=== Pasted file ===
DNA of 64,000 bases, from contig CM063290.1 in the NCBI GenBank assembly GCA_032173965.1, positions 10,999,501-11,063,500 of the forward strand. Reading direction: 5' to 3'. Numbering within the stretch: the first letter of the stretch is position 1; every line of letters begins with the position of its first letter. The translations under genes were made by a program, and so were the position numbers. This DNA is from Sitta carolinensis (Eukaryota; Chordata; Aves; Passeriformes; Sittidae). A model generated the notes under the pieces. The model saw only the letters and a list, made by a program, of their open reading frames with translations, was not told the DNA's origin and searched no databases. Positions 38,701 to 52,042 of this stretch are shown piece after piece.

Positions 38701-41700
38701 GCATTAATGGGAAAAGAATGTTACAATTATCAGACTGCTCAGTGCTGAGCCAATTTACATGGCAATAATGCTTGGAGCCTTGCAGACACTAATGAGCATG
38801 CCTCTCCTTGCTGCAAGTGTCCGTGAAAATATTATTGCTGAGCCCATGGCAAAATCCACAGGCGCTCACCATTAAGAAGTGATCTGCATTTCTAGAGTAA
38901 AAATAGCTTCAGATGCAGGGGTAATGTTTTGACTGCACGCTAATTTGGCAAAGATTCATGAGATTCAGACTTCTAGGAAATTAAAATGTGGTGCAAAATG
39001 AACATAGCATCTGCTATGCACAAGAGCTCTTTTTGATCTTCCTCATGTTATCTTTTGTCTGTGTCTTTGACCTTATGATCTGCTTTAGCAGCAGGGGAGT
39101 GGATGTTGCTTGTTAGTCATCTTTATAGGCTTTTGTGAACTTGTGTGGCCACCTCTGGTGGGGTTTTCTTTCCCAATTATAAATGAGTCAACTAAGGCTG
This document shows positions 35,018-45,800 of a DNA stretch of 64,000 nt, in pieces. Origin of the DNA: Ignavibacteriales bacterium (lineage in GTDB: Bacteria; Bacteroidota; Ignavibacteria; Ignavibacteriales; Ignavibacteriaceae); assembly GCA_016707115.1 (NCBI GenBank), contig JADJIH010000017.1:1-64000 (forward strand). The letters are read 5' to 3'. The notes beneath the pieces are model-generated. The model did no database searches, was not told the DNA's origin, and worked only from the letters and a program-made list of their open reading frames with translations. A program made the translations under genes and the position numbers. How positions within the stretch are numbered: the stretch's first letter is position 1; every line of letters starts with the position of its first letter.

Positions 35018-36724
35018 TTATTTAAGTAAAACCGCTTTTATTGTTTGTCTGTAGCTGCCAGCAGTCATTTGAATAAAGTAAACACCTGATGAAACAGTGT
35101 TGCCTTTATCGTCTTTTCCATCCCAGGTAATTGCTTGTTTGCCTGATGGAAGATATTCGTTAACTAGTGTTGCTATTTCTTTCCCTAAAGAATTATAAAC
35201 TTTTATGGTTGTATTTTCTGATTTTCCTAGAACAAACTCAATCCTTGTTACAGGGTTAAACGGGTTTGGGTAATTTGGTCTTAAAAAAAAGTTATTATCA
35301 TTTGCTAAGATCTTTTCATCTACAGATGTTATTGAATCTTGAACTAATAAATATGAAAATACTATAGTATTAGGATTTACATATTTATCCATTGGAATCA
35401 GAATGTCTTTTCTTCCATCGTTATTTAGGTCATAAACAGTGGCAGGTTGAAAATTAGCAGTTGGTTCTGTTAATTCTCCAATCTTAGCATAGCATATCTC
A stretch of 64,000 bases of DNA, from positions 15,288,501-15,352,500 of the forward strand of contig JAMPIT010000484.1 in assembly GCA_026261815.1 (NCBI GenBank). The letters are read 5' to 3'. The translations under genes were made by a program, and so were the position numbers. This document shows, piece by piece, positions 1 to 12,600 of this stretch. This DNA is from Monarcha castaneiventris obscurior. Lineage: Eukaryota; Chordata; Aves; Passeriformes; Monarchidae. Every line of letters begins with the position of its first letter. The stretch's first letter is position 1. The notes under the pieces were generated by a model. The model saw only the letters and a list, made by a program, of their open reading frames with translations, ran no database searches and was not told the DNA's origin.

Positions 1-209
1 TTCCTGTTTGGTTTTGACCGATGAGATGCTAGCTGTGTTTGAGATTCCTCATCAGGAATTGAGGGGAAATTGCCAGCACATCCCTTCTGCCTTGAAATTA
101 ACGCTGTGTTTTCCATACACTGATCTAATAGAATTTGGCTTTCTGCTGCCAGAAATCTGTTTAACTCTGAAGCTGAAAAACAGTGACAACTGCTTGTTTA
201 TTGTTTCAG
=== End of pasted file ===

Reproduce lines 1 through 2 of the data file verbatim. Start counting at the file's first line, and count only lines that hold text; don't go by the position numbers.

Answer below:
DNA of 64,000 bases, from contig CM063290.1 in the NCBI GenBank assembly GCA_032173965.1, positions 10,999,501-11,063,500 of the forward strand. Reading direction: 5' to 3'. Numbering within the stretch: the first letter of the stretch is position 1; every line of letters begins with the position of its first letter. The translations under genes were made by a program, and so were the position numbers. This DNA is from Sitta carolinensis (Eukaryota; Chordata; Aves; Passeriformes; Sittidae). A model generated the notes under the pieces. The model saw only the letters and a list, made by a program, of their open reading frames with translations, was not told the DNA's origin and searched no databases. Positions 38,701 to 52,042 of this stretch are shown piece after piece.

Positions 38701-41700